The elder doctor immediately questioned how long we’ve had her on the high-flow and whether we were doing any feeding trials. I immediately went into Mama Bear mode. I explained to this man what he could have easily seen in Nyana’s chart: that we’d been on highflow for 10 days previously, had successfully bottlefed 2x 10mL bottles, and had been abruptly halted by the occupational therapist who did not agree that Nyana should be attempting any oral stimulation while on high-flow. Yet another controversial aspect of the high-flow is that many doctors feel it’s safe to begin bottle feeding, while others feel that the pressure being given from the flow of oxygen is enough to confuse an infant and cause them to aspirate, swallowing milk into their lungs instead of their stomachs.

I was able to successfully talk the doctor out of any feeding trials for a week, and to once again just leave her alone for a few days to figure out her new breathing apparatus. In the meantime, I’ve asked that the occupational therapist to be aware that we are on high-flow and expecting to attempt bottling within the next two weeks. This will give her more than enough time to schedule the barium swallow study that will prove that Nyana can, in fact, swallow liquids without aspirating.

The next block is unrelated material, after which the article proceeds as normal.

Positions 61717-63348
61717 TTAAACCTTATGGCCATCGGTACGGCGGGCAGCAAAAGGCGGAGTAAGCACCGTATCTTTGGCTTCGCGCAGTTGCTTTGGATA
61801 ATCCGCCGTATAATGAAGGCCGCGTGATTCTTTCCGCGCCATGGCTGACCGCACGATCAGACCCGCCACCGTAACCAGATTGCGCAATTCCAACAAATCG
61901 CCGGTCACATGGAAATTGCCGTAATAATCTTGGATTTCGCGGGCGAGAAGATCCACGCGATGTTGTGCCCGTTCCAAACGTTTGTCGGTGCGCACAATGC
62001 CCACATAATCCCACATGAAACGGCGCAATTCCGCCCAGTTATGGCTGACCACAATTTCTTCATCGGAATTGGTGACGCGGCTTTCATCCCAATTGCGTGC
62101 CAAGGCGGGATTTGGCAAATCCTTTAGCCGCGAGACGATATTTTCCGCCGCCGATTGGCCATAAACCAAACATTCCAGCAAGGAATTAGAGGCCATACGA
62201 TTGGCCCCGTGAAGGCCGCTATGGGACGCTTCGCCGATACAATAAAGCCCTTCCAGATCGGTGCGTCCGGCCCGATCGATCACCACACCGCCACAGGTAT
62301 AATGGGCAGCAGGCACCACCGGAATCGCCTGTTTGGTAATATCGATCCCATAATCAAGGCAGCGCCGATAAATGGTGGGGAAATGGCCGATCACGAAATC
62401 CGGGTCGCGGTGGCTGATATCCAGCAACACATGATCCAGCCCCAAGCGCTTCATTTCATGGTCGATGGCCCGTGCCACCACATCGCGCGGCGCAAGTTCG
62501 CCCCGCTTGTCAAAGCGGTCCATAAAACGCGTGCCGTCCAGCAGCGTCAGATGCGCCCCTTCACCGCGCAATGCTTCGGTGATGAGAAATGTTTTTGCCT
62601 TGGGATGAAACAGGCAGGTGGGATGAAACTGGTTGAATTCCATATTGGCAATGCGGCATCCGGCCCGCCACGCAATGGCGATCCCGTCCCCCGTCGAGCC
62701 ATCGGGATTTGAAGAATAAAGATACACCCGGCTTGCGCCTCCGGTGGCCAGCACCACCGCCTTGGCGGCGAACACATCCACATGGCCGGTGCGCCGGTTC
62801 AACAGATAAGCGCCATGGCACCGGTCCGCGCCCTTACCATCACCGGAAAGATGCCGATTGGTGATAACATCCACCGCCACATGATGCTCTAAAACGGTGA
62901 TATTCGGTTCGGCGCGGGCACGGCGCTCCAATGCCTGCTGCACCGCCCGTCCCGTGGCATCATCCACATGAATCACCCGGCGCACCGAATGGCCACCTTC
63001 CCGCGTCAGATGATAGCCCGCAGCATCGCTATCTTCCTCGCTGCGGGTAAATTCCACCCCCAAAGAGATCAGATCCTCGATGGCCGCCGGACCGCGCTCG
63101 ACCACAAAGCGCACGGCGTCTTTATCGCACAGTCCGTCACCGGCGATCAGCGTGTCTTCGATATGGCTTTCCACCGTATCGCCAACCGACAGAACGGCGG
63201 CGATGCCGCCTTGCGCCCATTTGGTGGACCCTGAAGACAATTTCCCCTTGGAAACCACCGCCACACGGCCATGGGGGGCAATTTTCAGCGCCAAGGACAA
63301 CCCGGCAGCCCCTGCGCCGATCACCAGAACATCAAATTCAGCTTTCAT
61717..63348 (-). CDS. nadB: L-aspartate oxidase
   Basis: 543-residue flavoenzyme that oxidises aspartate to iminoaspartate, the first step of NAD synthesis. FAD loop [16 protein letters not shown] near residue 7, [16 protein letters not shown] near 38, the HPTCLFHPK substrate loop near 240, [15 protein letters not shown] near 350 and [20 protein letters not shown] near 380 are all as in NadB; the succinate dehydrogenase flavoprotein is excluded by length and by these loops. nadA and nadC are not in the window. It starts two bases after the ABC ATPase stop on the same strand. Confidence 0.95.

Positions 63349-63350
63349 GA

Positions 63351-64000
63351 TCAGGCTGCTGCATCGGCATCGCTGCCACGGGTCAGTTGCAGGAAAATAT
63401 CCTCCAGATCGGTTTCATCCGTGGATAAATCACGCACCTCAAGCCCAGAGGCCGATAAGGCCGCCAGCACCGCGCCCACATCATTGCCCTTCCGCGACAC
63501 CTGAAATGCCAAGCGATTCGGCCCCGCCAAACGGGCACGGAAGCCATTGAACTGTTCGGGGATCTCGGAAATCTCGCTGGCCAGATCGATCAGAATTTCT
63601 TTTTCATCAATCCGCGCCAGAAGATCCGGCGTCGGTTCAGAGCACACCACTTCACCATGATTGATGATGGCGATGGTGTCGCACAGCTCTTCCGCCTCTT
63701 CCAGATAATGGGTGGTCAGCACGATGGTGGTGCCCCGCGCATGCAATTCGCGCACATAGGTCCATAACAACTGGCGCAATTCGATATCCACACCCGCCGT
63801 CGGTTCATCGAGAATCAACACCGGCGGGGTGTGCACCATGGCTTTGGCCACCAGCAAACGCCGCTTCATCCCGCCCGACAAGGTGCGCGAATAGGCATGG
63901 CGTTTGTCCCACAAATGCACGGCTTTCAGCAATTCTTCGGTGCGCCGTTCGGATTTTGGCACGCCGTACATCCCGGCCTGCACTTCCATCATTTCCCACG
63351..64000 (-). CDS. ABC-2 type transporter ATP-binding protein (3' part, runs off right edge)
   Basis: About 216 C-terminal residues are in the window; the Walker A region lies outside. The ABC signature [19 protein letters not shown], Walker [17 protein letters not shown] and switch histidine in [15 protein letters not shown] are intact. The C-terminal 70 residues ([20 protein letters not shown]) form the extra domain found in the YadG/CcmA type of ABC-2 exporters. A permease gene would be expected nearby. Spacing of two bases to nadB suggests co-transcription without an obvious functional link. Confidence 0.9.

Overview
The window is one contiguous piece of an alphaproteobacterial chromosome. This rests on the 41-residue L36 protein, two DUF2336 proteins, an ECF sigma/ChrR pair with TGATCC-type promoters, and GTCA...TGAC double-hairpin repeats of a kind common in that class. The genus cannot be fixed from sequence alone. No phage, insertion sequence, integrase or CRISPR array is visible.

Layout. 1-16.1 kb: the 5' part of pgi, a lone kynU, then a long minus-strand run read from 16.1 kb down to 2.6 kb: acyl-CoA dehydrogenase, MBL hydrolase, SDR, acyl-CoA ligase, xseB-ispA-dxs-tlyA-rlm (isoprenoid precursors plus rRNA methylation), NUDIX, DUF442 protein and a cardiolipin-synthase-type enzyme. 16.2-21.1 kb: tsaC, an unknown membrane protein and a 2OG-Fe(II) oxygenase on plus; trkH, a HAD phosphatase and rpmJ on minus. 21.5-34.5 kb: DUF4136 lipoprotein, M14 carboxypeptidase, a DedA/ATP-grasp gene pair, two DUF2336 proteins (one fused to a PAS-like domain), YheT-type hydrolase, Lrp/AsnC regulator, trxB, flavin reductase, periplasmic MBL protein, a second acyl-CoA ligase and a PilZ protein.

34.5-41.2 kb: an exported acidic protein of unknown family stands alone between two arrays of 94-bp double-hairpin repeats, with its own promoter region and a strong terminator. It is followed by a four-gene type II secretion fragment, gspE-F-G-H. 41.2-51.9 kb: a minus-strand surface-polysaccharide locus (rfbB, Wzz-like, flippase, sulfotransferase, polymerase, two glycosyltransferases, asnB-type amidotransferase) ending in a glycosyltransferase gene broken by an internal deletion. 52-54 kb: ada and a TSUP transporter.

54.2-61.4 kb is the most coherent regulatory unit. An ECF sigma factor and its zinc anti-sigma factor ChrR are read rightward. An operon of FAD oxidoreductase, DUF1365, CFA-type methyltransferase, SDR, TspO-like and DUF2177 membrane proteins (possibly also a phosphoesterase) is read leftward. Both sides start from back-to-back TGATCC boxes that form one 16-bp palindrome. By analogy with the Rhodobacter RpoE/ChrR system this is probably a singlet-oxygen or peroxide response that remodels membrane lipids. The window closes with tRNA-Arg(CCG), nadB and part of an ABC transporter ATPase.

I didn’t stick around the hospital for much longer after that. I took Nyana out of her crib for a quick ten minute cuddle, but felt incredibly guilty that I shouldn’t be near her. We had some quick tummy-time in the crib before Nurse Peachy came in to check on us, and offered to cuddle Nyana while we chatted. This is how I left her today:

If Mum's too sick to snuggle, I'll get cuddles from the nurse.

If Mum's too sick to snuggle, I'll get cuddles from Nurse Peachy.

I came home, prepared some wonderful ribs for dinner, then sent him a love note in the middle of the day with these three photos attached. I know how much he loves his babygirl and any opportunity to see her during the day is appreciated.

All smiles for Mum right now...

Yeah, this pillow is still OK...

Yeah. Tummy, not so much.

I also included a link to Nyana serenading me with her own special love song, special for today. She’s such a superstar.

Don had a marvellous evening at the hospital with Nyana while I curled up on the couch, played some LittleBigPlanet2, and generally tried not to feel miserable. We rounded out the evening when Don got home with some liquid dessert, Stout Floats. Definitely worth trying one day.

Hope everyone enjoyed a bit of love this Valentine’s day. Next holiday to aim to be free for: Easter!

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About Mrs. B